As law schools are adjusting to the pandemic and making plans for the new normal, we asked some of our lawyer readers for their advice for law school students. Even as we set aside the challenges of the pandemic and distance learning, the truth is law school is difficult even in the best of circumstances. Here is what they had to share.
Find somebody smarter than you, and get them to study with you. As a general principle in life, I’ve tried to surround myself with people who were smarter or more capable. I look for people I can learn from, people who had different ideas and opinions than my own. I’m not good at coming up with things on my own, so I’d find someone who found a way to do something well — whether that’s in school, in business or in life — and I’d pattern my actions after them. I found that was an effective way to do better than I was doing on my own.
As a law student, you come in blind. You don’t know how to study the law or how it works, so it’s important to find someone who does. If you can find someone smarter than you, that will push you to do better. If you want to do well in law school, that’s what I’d suggest.
— Pernell McGuire, Phoenix Attorney of the Month →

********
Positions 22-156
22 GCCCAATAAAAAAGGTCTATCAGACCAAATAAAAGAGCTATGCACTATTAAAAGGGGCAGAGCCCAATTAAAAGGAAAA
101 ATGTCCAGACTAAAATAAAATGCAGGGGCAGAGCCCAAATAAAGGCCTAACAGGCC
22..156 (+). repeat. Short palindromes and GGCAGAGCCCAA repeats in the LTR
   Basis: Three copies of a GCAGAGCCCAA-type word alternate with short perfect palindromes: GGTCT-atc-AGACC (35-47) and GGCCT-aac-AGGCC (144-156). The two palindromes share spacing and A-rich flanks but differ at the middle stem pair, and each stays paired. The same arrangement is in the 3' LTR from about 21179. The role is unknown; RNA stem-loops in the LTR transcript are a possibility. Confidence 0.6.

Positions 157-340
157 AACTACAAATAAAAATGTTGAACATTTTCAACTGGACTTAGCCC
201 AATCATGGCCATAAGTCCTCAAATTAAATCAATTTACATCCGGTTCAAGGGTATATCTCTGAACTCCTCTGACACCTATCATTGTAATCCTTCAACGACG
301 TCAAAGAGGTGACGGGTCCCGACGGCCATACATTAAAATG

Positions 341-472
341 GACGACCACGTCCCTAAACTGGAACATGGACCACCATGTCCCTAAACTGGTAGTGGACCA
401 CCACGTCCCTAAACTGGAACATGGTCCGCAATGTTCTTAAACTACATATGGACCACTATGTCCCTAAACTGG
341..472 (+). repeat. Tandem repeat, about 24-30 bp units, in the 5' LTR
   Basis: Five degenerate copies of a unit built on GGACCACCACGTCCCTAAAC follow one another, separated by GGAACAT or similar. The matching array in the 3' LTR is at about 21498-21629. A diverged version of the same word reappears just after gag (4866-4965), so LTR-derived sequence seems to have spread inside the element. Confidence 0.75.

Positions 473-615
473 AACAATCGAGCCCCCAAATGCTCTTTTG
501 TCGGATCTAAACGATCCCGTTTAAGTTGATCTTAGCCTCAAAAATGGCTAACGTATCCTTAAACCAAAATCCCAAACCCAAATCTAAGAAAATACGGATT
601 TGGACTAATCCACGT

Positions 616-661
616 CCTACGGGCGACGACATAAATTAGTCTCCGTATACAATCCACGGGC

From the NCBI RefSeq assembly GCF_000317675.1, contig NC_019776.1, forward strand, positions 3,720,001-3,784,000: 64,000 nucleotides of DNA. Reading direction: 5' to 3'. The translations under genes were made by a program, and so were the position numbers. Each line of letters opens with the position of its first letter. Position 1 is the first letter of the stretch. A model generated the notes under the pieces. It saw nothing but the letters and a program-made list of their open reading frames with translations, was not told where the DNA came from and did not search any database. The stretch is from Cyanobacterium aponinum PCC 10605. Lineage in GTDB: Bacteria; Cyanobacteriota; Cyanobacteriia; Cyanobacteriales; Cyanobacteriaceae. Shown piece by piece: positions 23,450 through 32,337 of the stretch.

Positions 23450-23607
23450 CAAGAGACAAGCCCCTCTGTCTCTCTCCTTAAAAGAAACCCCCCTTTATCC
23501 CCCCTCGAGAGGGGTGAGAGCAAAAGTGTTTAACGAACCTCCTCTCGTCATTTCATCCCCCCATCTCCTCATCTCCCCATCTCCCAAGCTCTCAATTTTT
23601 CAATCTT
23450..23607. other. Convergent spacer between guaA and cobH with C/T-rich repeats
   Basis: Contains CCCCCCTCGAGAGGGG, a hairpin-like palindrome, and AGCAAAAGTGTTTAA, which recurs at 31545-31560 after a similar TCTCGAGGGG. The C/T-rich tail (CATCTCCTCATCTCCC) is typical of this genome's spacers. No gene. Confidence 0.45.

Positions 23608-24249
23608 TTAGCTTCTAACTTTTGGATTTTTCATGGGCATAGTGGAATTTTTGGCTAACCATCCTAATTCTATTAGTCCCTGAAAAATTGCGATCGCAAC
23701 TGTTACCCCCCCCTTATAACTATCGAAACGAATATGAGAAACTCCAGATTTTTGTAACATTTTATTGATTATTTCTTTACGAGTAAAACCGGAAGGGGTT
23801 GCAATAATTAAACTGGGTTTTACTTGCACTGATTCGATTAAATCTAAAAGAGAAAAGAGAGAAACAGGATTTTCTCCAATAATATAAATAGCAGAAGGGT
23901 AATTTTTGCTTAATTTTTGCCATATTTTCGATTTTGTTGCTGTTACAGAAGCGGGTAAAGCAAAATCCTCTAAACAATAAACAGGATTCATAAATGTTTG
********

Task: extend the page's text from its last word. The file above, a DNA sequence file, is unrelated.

We live in an increasingly interconnected society, fueled by social media and an endless news cycle. But at the end of the day, law is still a personal and small profession. Things we say, write, or do often outlive the moment, and maybe we later find out we were not as wise in retrospect as we thought we were at the time, or that others were not as foolish as we thought or said. Some things are easily forgotten or forgiven with time, but others are more lasting. Humility can be an elusive quality but is one that enjoys a long shelf life—and I say that as someone who at times struggles to attain it and retain it. I take guidance from words of St. Ignatius of Loyola, the founder of the Jesuits, who cautioned his colleagues attending the Council of Trent as follows: “Be modest when you are certain. Argue from authority cautiously. And consider the reasons on both sides without showing attachment to your own opinion.”
— Jacob H. Rooksby, Gonzaga Law School
Find mentors. Find champions, and find some that look like you and think like you. But also find many who do not look like you or share your background. We all need supporters, women and minorities especially. And, we need support from members of the majority.
— Melanie D. Wilson, University of Tennessee School of Law
Join the Conversation
Are you an active lawyer — in private practice, government or in-house? Share your advice for surviving (and thriving) in law school and after.